Ita was a descendant of one of Ireland’s kings, born near Waterford in Munster, and baptised Deirdre.
When she became marriageable, Deirdre was courted by a noble suitor. In those days it was customary for the father to accept such a proposal. Deirdre, however, had already decided to become a nun. For three days she prayed that her father would see it her way. The prayer was granted, and she left home for the monastery with his blessing.
She established a that came to be known as Killeedy, that is, “Ita’s cell,” for on taking the veil she had adopted the religious name Ita. She gained a reputation for prophecy and miracle-working, and visitors came from afar to seek her advice.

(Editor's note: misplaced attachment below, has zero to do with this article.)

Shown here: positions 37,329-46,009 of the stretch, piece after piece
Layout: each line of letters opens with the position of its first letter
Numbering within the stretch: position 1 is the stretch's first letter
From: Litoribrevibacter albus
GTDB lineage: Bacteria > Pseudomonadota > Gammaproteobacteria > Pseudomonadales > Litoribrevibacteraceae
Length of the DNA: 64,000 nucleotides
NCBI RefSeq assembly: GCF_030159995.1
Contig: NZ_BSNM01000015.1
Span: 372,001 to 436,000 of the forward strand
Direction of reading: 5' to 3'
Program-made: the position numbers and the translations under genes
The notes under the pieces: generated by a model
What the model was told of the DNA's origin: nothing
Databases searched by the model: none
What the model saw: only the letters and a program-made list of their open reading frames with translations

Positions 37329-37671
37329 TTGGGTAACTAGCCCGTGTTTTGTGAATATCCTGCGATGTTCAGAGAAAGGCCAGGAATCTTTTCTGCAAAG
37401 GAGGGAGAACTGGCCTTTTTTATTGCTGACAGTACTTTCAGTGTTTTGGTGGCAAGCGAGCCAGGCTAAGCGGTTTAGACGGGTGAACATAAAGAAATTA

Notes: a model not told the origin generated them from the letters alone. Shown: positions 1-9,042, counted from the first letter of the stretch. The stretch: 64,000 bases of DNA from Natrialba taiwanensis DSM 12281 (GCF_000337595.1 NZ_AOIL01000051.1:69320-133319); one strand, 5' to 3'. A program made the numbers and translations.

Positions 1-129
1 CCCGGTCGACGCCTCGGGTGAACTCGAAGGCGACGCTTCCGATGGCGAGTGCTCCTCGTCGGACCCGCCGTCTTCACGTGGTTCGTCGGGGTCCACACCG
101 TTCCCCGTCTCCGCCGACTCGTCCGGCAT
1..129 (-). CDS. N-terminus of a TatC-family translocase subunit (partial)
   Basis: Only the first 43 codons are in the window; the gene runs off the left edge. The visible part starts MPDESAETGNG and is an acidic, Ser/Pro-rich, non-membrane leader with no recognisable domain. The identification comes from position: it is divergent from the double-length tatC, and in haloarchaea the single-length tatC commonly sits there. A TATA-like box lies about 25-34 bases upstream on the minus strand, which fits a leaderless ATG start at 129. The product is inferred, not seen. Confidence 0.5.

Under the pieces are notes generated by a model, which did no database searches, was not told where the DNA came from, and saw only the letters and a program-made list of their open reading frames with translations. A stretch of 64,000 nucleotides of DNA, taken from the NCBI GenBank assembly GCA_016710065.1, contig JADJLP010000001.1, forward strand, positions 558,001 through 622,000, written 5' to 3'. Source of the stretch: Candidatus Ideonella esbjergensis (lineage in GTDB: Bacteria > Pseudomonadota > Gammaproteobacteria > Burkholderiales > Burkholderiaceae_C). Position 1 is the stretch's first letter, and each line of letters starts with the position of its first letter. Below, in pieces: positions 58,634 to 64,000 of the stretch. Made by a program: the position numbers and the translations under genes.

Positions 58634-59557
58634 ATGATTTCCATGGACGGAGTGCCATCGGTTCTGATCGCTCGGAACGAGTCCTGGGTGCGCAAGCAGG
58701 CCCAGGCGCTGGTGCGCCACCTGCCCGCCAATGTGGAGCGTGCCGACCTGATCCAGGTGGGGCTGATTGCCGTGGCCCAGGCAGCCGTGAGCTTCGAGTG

Ita led a school for small boys. She must have been an inspiring teacher, for among her pupils were the future St. Fachtna of Ross, St. Pulcherius of Liath, St. Cummian of Clonfert, and St. Brendan of Clonfert. Brendan became known as Brendan the Voyager, because he sailed the Atlantic, perhaps even to America.
It is said that as a child Brendan asked St. Ita what three things God loved best. She replied, “True faith in God with a pure heart, simple life with a religious spirit, and openhandedness inspired by charity.” ‘”And what three things,” the child continued, “does God most dislike?” Ita said, “A face which scowls upon all mankind, obstinacy in wrongdoing, and an overweening confidence in the power of money.”
On this day lift before God:
- Those whose advice is trusted by others.
- All involved in teaching.
- Those with pure hearts, living simple lives.
- All with openhanded charity.
- All who tend to scowl.
- All who persist in wrongdoing.
- All who put their faith in the power of money.